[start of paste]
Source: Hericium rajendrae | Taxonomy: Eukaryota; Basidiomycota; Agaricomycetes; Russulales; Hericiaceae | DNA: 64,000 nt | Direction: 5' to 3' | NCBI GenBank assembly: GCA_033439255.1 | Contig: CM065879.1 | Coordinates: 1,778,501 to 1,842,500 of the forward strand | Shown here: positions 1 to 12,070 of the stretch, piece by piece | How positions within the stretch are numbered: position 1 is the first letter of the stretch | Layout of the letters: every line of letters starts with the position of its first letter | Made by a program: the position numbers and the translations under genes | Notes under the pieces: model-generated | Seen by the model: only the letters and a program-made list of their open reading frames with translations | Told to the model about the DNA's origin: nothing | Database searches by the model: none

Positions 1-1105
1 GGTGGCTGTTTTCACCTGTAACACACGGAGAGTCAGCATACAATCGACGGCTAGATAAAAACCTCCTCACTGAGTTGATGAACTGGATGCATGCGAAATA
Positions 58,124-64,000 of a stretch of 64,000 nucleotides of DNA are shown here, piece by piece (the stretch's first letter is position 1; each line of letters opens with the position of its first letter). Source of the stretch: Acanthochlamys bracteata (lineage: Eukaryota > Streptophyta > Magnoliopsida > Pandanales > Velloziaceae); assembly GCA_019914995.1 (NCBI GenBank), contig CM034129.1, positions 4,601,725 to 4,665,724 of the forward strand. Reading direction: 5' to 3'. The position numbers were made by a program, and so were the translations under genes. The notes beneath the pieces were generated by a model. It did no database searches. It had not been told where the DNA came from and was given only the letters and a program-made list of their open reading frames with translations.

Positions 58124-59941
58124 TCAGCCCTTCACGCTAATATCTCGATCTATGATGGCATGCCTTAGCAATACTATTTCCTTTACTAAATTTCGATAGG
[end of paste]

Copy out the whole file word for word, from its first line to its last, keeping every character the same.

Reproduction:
Source: Hericium rajendrae | Taxonomy: Eukaryota; Basidiomycota; Agaricomycetes; Russulales; Hericiaceae | DNA: 64,000 nt | Direction: 5' to 3' | NCBI GenBank assembly: GCA_033439255.1 | Contig: CM065879.1 | Coordinates: 1,778,501 to 1,842,500 of the forward strand | Shown here: positions 1 to 12,070 of the stretch, piece by piece | How positions within the stretch are numbered: position 1 is the first letter of the stretch | Layout of the letters: every line of letters starts with the position of its first letter | Made by a program: the position numbers and the translations under genes | Notes under the pieces: model-generated | Seen by the model: only the letters and a program-made list of their open reading frames with translations | Told to the model about the DNA's origin: nothing | Database searches by the model: none

Positions 1-1105
1 GGTGGCTGTTTTCACCTGTAACACACGGAGAGTCAGCATACAATCGACGGCTAGATAAAAACCTCCTCACTGAGTTGATGAACTGGATGCATGCGAAATA
Positions 58,124-64,000 of a stretch of 64,000 nucleotides of DNA are shown here, piece by piece (the stretch's first letter is position 1; each line of letters opens with the position of its first letter). Source of the stretch: Acanthochlamys bracteata (lineage: Eukaryota > Streptophyta > Magnoliopsida > Pandanales > Velloziaceae); assembly GCA_019914995.1 (NCBI GenBank), contig CM034129.1, positions 4,601,725 to 4,665,724 of the forward strand. Reading direction: 5' to 3'. The position numbers were made by a program, and so were the translations under genes. The notes beneath the pieces were generated by a model. It did no database searches. It had not been told where the DNA came from and was given only the letters and a program-made list of their open reading frames with translations.

Positions 58124-59941
58124 TCAGCCCTTCACGCTAATATCTCGATCTATGATGGCATGCCTTAGCAATACTATTTCCTTTACTAAATTTCGATAGG